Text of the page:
Not for: medicine ball slams or tosses

Essentially, a medicine ball is just a creative way to add resistance to many popular exercises. That means you can sub in a dumbbell for a lot of exercises, including V-ups, squat and press and Russian twists. To do Russian twists:

  1. Sit with your knees bent and pointing up to the ceiling. Hold a dumbbell by its ends with both hands.
  2. You can lift your feet off the ground (harder) or anchor yourself with your heels down (easier).
  3. Using just your core, twist to your left side, brining the dumbbell over to the side as well, stopping just before it touches the ground.
  4. Twist back to center, then repeat on the other side.

Again, medicine ball slams and tosses are out, as they don't bounce and are an awkward shape for those exercises.

Stability Ball

Best for: lower-intensity medicine ball slams or tosses

Not for: any weighted exercises

If you want to be able to practice the range of motion for many medicine ball exercises without the added weight, either for lower-impact/intensity or to prevent injury, a stability ball can make a practical substitution. You'll need to be careful that you don't slam or toss it too hard, since it's extra bouncy. So your medicine ball toss might look a little like this:

  1. Stand several feet in front of wall (facing it) and hold your stability ball at your chest.
  2. Squat down by bending your knees and hinging at your hips like you're sitting down into a chair.
  3. As you stand up, throw the ball up into the air and against the wall. Throw it just hard enough that it bounces off the wall and back to you.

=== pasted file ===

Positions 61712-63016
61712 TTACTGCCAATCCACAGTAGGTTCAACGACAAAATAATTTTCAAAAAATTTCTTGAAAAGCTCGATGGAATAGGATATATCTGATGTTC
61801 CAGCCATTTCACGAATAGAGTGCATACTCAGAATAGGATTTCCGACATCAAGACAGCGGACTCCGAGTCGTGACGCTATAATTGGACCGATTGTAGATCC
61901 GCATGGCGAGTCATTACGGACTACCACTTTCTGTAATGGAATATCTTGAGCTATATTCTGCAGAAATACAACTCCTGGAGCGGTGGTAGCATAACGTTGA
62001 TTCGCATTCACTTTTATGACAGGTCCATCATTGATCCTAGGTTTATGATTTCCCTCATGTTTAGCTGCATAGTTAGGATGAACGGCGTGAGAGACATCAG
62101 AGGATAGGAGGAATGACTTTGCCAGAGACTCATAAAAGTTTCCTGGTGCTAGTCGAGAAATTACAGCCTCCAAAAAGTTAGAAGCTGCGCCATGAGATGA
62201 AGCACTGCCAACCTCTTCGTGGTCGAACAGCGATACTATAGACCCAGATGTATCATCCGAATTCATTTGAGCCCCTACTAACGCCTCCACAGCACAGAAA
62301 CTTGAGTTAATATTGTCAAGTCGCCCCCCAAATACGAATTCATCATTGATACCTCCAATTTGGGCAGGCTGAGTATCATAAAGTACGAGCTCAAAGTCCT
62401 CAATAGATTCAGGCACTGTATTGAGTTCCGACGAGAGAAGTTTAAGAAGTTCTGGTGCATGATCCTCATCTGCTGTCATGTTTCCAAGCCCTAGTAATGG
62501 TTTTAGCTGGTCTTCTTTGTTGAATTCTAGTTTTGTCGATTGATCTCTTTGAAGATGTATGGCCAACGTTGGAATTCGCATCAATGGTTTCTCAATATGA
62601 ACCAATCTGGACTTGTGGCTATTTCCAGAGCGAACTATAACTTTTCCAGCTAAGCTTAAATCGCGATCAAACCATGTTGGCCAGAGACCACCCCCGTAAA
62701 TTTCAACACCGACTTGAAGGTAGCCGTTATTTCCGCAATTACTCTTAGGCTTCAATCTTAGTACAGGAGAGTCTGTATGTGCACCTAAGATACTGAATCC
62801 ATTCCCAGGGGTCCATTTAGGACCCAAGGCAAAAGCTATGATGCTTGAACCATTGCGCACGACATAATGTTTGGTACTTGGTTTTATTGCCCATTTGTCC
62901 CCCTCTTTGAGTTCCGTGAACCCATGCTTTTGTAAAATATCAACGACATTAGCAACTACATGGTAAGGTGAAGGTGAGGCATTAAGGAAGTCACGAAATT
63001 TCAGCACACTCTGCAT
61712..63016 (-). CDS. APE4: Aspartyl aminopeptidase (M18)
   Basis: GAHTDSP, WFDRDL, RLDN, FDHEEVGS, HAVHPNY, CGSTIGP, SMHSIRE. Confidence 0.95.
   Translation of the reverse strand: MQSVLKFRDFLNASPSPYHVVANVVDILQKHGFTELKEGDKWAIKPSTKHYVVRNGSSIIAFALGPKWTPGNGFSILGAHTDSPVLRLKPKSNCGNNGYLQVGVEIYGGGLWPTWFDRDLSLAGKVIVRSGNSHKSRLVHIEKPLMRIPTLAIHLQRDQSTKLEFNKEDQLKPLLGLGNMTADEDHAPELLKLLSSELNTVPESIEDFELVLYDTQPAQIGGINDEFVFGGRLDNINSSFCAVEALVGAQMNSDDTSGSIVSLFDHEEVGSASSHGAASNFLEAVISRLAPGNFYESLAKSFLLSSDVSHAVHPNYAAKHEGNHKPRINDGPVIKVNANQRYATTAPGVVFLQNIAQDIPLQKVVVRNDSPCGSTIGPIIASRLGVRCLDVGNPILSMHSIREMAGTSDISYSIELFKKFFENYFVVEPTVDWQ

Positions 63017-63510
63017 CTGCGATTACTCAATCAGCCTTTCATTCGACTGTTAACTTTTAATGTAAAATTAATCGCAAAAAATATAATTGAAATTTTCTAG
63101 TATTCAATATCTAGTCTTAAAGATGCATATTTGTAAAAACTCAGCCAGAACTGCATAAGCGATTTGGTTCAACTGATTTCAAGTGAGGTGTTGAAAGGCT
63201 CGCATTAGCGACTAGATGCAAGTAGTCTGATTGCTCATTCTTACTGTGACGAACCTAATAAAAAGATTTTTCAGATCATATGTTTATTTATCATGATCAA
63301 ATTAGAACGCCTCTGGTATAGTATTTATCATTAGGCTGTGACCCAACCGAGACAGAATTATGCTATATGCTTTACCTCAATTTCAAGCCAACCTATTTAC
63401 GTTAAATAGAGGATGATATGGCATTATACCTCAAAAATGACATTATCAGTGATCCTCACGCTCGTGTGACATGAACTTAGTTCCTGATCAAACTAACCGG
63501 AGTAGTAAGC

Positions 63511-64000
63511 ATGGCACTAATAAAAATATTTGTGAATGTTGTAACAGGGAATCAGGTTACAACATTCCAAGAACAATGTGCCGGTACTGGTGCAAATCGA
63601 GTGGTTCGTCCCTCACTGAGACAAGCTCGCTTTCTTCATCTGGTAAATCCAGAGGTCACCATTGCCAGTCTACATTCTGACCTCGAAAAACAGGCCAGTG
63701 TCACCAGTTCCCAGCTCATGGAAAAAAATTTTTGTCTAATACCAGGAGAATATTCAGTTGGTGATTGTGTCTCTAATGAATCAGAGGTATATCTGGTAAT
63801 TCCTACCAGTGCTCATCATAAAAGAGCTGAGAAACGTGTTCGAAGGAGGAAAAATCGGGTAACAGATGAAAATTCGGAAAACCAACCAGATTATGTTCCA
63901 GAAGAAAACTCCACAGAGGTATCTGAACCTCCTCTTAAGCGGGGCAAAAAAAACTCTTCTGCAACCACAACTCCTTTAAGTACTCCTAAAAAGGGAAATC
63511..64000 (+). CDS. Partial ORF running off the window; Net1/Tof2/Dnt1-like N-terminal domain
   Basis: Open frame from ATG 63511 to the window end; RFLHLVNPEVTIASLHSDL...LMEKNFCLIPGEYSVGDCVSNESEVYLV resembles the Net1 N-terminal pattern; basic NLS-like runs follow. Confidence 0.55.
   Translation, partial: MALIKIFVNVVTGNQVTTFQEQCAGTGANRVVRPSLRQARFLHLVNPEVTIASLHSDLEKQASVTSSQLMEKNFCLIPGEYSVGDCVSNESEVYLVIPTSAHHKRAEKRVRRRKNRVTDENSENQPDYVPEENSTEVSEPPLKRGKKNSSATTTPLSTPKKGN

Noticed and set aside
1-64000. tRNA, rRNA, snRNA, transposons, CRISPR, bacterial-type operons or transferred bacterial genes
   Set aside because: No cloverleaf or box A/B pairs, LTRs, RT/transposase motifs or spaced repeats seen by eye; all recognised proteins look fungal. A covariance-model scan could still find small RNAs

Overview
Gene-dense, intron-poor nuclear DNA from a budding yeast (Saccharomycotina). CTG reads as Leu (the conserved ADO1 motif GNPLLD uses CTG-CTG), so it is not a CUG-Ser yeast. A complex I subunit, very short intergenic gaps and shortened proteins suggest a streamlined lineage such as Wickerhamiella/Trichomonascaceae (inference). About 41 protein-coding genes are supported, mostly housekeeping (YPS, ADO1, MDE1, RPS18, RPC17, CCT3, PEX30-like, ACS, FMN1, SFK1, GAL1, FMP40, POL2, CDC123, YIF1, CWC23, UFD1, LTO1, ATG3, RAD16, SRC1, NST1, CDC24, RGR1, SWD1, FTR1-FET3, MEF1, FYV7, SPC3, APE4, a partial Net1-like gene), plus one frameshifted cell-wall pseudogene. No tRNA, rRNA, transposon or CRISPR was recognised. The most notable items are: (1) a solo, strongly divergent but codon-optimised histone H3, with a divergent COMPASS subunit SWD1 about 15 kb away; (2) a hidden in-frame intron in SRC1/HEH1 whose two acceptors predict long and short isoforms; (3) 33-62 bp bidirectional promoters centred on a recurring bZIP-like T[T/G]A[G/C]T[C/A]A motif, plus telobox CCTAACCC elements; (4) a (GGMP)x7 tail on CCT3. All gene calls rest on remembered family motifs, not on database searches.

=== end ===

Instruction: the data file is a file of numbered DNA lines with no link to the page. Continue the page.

4. Catch it as it comes down and repeat.

However, if you're looking for something a bit more challenging by adding resistance you're better off substituting one of the above weights.

Weight Plate

Best for: around the worlds

Not for: medicine ball slams or tosses

Think of a weight plate as a flat, non-bouncy, 2-D medicine ball. So you won't be able to do exercises like medicine ball slams or tosses, but you can add it to Russian twists, squat and presses and around the worlds. To do an around the world:

  1. Stand holding a weight plate with two hands (one on each side) like a steering wheel.
  2. Brace your core as you bring the weight plate around the right side of your head.
  3. Continue to circle it around the back of your head and then to the left side.
  4. End back in front of you.

Resistance Band

Best for: standing wood chop

Not for: medicine ball slams or tosses

And last but not least, you can always try a resistance band if you're really in a pinch. They're easy to travel with but also the most unlike a medicine ball, so you'll have to get creative on a few exercises and skip others altogether (like medicine ball slams or tosses). Start with a standing wood chop:

  1. Stand with your feet hip-width apart (or slightly wider) and anchor the middle of a resistance band under your right foot.
  2. Grab the handles with both hands and pull them up and to the left above your head (arms fully extended). The band should cross diagonally over your body from lower right to upper left.
  3. Slowly release the tension on the back back to the start and repeat.
  4. Do the same number of reps on both sides.